Interview: Louie Bellson (Part 1) - JazzWax

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September 10, 2007


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John Salmon

Louie is to Buddy as Doc Severinsen is to Maynard Ferguson.

In each case the latter musician has the greater technique (each arguably being the pre-eminent 20th century virtuoso of his instrument, regardless of musical style), was a more important bandleader (musically and historically), and has had more influence, especially or young players.

And MF and BR both had TOURING bands. They did more to preserve the whole idea of big bands as a viable idea than almost anyone else from the mid 60's on-mid 50's for Maynard. What Maria Scheiner, say, does is wonderful, but she doesn't tour. Her contribution, as musically admirable as it is, isn't remotely comparable.

Also, both Maynard and Buddy had the poor taste charge thrown at them, to little effect on either their styles, or the value of their body of work. It's only poor taste if you don't like the playing, of course. In truth, both Doc and Louie's own bands tended towards blandness. I don't say this to argue that all big bands should be fire-eaters-I loved Gerry Mulligan's large groups. But dull is dull.

With the exception of a few albums both BR and MF recorded in the late 70's, very little of each's work under his own name is less than damned good.

Of course, the value of a great sideman, such as Bellson, shouldn't be underestimated.

John Salmon

Your comment that Buddy was successful due to self-promotion is just, well, dumb. Last visit here.


What a great way to put you foot in your mouth !
To say the Buddy’s playing was mechanical and boring is testament to how stupid and naive you are. Go learn the drums and the entreaties involved then come back and say the Buddy was boring.!!!

Gene Smith

I won't "cut" you for your inability to discern drummers. Instead I suggest you listen to Buddy Rich's "Love for Sale" from the "Big Swing Face" record. Over and over if necessary- 3 weeks should suffice. Buddy's 2 bar fill near the end of the piece is the most fantastic thing I have heard in 45 years of playing AND listening. We grew up with turntables that we could spin by hand to see if these riffs were actually superhuman. No doubt-SUPERHUMAN! I saw Buddy perform "Love For Sale" twice. I actually squeaked out that riff once...I didn't, however, hold one hand high and then the other like Buddy did when I saw him play it!!! When I asked him about the fill he told me_ "Throw your sticks in the ocean, and swim after them." I didn't know it at the time-But that was very good advice!
If you want to realize just how strong Buddy's playing was, take a listen to the tribute album(s) where today's top drummers sit in with the band. It is a pathetic sound for anyone who has heard the original group! Even LORD GAD sounds pedestrian on "Love For Sale" and his fill is as exciting as grass growing or paint drying. Steve must have been shaking in his shoes as that solo approached- I'd have left it silent so we could have remembered Buddy's masterpiece. Hell, I'D HAVE TO!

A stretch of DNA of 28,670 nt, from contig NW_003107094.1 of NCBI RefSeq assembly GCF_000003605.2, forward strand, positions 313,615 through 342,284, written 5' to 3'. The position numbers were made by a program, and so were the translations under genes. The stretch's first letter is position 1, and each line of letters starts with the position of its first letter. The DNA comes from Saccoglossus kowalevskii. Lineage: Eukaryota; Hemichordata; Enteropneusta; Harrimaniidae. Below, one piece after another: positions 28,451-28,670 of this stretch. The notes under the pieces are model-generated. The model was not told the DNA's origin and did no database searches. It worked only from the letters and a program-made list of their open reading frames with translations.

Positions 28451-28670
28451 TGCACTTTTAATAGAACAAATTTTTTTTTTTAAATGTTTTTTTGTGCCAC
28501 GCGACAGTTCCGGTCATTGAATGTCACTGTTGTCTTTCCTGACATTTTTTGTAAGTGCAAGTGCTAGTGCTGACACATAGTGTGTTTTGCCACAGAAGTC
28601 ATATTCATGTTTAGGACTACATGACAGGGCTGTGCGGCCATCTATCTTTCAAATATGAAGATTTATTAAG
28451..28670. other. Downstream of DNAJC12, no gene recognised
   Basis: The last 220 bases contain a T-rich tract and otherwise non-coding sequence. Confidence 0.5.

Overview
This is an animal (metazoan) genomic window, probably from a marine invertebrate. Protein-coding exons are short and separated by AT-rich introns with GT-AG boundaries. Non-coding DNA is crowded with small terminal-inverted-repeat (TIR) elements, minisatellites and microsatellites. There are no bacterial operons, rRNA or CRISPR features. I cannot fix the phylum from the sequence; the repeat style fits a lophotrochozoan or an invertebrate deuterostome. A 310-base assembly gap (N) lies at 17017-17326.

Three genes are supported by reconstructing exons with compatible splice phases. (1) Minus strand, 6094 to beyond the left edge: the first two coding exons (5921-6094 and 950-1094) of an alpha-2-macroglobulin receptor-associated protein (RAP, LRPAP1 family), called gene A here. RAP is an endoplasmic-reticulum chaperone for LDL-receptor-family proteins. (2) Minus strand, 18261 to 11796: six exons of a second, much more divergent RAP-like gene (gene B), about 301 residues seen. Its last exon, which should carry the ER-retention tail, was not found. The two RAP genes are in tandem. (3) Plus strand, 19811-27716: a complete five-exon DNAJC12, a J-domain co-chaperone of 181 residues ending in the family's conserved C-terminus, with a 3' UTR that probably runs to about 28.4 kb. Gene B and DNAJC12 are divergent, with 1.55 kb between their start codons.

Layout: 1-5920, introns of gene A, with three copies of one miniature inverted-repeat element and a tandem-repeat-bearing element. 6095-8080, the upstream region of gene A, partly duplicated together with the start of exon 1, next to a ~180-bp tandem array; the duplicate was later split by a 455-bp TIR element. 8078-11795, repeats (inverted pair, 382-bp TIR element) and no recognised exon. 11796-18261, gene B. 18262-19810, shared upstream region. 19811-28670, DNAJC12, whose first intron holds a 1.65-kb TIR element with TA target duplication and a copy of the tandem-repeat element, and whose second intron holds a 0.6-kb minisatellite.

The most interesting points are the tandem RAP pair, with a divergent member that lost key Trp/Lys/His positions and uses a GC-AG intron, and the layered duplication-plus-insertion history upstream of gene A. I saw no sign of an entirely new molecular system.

Sure Louie Bellson was a great drummer- And he is respected as a great man also. And Louie would be the first to tell you Buddy was KING. And believe me- most KINGS are very busy!
If you are working on a PC- Throw it in the ocean...
If it's a MAC- SEND IT TO ME!!!


This whole article is embarrassing. The author is just another Louie Bellson fanboy whos envious about that very self-afirmative individual named Buddy Rich (the one considered by Louie himself as THE BOSS). If you at least would look for Buddy's more than tasty playing with the brushes... He was lightning fast on his solos because he only had some minutes to restate his status as "the world's greatest drummer", but he could play ANYTHING with the upmost taste and technique put together. Louie was a great drummer, but Buddy was simply the best (go ask any of the greatest drummers alive and they should enlighten your fuzzy mind).


Buddy Rich was terrific.


Bellson had as much technique as anyone, and it was effortless; but he was also a very musical drummer and not just a bombastic show-off. Apologies to the B.R. acolytes. Buddy had his virtues of course, but Louie was one of the greats - Duke Ellington once called him the greatest musician in the world. He could swing a big band like no one else, and was just as good in a small group.

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  • Marc Myers writes regularly for The Wall Street Journal and is author of "Anatomy of 55 More Songs," "Anatomy of a Song," "Rock Concert: An Oral History" and "Why Jazz Happened." Founded in 2007, JazzWax has won three Jazz Journalists Association awards.
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